Teenage Mutant Hero Turtles (Image Works) Review | Computer & Video Games - Everygamegoing


Teenage Mutant Hero Turtles
By Image Works
Spectrum 48K/128K

Published in Computer & Video Games #110

Teenage Mutant Hero Turtles

Like a total schmuch, the villainous Shredder has kidnapped the very wonderful news houndette, April O'Neil. He's carted her off to his secret hideout to brainwash her into joining his Foot Clan, and only her four amphibian pals, the Teenage Mutant Hero Turtles, can save her!

The game starts above ground, with the player in control of the Turtle of his choice. Foot Soldiers and Shredder's Steam Rollers are on the prowl, so the best thing to do is to quickly duck into a nearby manhole and cross the town via the sewer system.

But things are even more dangerous underground! Foot Warriors and a variety of other weirdoes are running all over the place, and contact with any of them knocks the Turtle's energy bar for six! Luckily, if one of the gang is running out of energy, you can take him out of action and immediately replace him with a fitter Turtle. This sort of teamwork is essential if you're to defeat some of the bigger baddies, such as Bebop and Rock Steady, who make appearances early on in the game.

Each Turtle is armed with his favourite weapon, but they vary in effectiveness. There are, however, long-range weapons such as shurikens and boomerangs available, but you have to find the respective icons first!


I have to say I was a bit disappointed with the American Amiga Turtles game when we saw it a few months back, and so I didn't expect great things of the Image Works conversions of the same game. However, I'm quite gobsmacked by this Amstrad version!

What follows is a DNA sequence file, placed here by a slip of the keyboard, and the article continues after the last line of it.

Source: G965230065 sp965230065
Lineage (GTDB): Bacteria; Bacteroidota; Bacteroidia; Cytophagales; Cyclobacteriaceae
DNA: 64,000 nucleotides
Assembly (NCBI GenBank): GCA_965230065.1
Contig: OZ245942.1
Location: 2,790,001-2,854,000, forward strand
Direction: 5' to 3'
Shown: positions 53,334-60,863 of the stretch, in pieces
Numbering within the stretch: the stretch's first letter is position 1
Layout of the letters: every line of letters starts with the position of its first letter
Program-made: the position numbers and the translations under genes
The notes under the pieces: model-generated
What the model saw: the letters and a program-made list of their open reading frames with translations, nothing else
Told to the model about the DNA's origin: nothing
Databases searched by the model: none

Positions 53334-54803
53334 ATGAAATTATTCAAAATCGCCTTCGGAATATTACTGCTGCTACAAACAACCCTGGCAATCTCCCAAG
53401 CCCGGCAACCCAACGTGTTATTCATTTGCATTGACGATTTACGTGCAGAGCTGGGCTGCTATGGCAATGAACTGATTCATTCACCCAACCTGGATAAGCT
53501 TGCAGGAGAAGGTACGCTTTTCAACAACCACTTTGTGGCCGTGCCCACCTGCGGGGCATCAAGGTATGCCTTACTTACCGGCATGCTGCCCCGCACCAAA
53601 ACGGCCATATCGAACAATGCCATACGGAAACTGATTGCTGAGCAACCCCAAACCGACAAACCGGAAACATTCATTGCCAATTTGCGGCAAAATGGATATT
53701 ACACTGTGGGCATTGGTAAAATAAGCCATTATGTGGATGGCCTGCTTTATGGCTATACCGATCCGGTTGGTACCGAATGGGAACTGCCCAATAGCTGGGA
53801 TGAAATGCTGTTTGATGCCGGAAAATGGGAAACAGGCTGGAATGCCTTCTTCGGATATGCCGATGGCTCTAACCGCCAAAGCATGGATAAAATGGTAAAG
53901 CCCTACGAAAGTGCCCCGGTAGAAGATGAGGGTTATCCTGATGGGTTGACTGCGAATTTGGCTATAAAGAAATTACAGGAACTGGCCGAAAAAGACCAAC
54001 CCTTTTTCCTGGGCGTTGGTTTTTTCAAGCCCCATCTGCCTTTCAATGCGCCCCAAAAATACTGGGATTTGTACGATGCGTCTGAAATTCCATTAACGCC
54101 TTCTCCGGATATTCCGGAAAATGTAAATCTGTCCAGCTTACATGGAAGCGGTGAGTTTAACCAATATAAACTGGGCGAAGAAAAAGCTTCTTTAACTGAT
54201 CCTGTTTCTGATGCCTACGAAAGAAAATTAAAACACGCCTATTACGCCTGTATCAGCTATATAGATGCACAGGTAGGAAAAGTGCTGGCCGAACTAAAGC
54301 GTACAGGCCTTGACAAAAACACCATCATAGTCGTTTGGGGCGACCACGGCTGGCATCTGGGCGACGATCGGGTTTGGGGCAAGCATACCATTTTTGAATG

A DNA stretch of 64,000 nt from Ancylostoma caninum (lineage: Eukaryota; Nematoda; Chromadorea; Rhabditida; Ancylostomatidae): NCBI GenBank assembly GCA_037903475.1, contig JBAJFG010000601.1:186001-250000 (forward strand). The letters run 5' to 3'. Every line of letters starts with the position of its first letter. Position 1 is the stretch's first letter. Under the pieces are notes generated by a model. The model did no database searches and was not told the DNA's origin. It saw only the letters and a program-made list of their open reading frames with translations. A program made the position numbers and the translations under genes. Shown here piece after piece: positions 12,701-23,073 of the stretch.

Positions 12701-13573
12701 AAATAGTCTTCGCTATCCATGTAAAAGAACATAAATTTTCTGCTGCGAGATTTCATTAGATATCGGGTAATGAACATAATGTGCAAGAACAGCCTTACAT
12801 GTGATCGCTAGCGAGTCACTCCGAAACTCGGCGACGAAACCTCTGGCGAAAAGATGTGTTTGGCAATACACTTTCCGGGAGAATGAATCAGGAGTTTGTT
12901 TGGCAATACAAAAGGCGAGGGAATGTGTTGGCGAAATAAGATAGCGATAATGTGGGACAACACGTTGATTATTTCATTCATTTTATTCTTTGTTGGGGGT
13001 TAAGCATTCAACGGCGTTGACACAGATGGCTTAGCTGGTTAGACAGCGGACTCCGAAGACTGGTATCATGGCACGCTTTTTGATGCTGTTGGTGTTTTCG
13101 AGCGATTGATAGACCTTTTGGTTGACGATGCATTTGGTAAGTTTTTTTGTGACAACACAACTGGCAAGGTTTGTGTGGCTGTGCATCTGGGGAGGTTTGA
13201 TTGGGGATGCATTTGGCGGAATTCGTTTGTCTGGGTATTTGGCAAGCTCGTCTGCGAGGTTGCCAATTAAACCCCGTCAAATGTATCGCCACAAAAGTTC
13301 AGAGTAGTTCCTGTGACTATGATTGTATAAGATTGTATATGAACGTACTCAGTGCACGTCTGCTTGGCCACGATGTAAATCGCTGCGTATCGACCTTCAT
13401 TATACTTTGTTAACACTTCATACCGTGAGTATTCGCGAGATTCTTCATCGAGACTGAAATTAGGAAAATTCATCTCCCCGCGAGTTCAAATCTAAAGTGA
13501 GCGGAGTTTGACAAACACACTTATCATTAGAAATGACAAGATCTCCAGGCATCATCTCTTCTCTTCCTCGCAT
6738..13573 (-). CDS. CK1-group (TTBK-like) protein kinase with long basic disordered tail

It's not the most original or ambitious of game concepts, but it's surprisingly good fun to play. The platforming/beat-'em-up action is good enough, but the ability to flip between different characters provides the essential Turtle teamwork element.

The above-ground graphics are a bit weedy, but the platforming sections are very well-drawn - big, colourful sprites, all nicely animated, and the Turtles' masks are even the correct colours!

Even if you're not the world's most manic Turtles fan (I'm not), you may well find yourself pleasantly surprised by this excellent licence, which deserves to sell like hot cakes.


This version (and the Amstrad version, actually) were programmed by the team behind Savage and Dan Dare III, so it uses lashings of colour very well. The sprites aren't quite so nice as the Amstrad's version's, but the gameplay is just great.

Guaranteed to please Turtles fans across the nation!

Paul Glancey

Other Spectrum 48K/128K Game Reviews By Paul Glancey

  • The Munsters Front Cover
    The Munsters
  • Mike Read's Computer Pop Quiz Front Cover
    Mike Read's Computer Pop Quiz
  • Silkworm Front Cover
  • Victory Road Front Cover
    Victory Road
  • Extreme Front Cover